Ask Dr. Doug
Q: Our friend’s newborn was diagnosed with CMV and has some hearing loss. I’d never even heard of CMV before. Is it only transmitted in utero? Or can kids get it, too?
A: CMV, or cytomegalovirus, is a common virus that most of us have never heard of. By age 40, the majority of adults have been infected with it. In healthy kids and adults, it causes mild symptoms and in many cases causes no symptoms at all. In some teenagers, CMV infection looks like mononucleosis, with sore throat, fever, fatigue and swollen lymph nodes. It’s transmitted through fluids like urine, saliva or blood. Like some other viruses, once you’ve been infected, the virus remains dormant in your body without causing any trouble.
CMV becomes an issue when the virus is passed from mom to baby during pregnancy. This is called congenital CMV. The majority of babies born with congenital CMV have no problems and never develop any. However, around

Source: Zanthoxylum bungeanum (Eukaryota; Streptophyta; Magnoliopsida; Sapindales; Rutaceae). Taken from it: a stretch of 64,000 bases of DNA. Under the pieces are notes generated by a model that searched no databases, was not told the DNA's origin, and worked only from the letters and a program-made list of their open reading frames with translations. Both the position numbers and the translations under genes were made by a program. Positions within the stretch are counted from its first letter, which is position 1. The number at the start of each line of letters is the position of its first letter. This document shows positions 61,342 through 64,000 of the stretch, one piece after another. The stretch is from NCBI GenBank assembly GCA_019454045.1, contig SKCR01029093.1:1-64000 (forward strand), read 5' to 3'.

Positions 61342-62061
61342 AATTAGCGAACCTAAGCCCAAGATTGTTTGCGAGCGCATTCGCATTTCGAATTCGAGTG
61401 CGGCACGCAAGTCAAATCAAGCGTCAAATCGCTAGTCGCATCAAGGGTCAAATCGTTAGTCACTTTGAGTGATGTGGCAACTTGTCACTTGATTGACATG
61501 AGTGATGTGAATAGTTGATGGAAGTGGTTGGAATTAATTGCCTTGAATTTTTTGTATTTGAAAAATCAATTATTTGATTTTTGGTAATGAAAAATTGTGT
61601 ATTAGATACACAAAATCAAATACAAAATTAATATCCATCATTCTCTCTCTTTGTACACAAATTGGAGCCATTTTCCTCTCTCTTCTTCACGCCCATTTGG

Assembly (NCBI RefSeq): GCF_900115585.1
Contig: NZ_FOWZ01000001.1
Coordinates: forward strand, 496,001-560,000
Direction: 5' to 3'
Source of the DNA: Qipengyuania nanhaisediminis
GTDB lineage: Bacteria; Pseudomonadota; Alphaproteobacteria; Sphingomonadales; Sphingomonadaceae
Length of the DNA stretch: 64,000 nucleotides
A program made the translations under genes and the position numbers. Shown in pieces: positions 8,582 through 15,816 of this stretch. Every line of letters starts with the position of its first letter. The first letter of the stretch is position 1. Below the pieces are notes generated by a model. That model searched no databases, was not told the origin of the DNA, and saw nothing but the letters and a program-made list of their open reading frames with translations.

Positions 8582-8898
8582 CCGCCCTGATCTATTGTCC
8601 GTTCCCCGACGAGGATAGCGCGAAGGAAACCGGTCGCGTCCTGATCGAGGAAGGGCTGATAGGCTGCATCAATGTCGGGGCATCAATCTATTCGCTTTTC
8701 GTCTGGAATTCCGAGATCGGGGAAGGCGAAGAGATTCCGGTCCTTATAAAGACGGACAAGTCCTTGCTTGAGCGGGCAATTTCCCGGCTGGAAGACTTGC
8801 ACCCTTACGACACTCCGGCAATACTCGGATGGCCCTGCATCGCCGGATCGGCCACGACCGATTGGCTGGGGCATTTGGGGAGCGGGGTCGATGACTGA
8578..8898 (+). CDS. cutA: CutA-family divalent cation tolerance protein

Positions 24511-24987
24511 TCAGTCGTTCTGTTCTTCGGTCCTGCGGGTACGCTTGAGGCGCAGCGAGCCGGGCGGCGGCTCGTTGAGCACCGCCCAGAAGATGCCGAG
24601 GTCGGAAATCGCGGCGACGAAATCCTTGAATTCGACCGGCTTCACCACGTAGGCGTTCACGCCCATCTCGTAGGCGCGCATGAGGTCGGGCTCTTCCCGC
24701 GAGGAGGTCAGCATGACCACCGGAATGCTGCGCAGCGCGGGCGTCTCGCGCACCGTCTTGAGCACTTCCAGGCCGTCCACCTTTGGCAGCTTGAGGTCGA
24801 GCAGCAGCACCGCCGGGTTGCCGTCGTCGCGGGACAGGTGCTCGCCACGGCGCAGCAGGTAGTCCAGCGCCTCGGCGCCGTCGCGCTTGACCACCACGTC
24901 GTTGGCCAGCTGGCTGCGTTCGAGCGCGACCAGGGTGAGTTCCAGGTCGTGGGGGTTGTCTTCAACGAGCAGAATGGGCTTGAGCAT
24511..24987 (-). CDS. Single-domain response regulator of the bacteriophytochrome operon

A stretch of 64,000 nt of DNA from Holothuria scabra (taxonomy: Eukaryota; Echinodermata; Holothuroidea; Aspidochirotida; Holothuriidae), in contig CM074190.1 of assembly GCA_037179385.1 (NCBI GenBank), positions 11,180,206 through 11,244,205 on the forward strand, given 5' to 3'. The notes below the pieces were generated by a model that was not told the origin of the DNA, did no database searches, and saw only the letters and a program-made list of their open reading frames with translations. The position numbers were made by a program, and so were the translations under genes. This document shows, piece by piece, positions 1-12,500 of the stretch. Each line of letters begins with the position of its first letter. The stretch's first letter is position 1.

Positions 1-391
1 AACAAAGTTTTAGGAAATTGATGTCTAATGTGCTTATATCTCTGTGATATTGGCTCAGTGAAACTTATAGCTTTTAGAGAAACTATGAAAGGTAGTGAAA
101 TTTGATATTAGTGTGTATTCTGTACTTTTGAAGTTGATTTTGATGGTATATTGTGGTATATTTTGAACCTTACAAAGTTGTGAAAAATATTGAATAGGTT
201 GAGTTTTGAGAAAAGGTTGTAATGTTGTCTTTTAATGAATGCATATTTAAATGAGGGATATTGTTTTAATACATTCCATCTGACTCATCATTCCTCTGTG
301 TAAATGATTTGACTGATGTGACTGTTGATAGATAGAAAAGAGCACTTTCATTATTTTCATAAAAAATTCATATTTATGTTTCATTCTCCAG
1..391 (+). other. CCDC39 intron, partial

10 percent have symptoms at birth that can include a rash, yellow eyes and skin (called jaundice), low birth weight, a small head, enlarged liver and spleen, and damage to the eyes. About 50 percent of babies born with symptoms will go on to have long-term problems, including hearing loss, blindness, intellectual disability and seizures. Treatment with an antiviral medication can lessen the severity of hearing loss and may improve head and brain growth, but there is no cure.
Unfortunately, even babies born with congenital CMV who have no symptoms can develop hearing loss later in life. That’s why we screen all babies in the hospital for hearing issues after they are born, and if you have any concerns about your child’s hearing or language development, see an audiologist and have their hearing checked.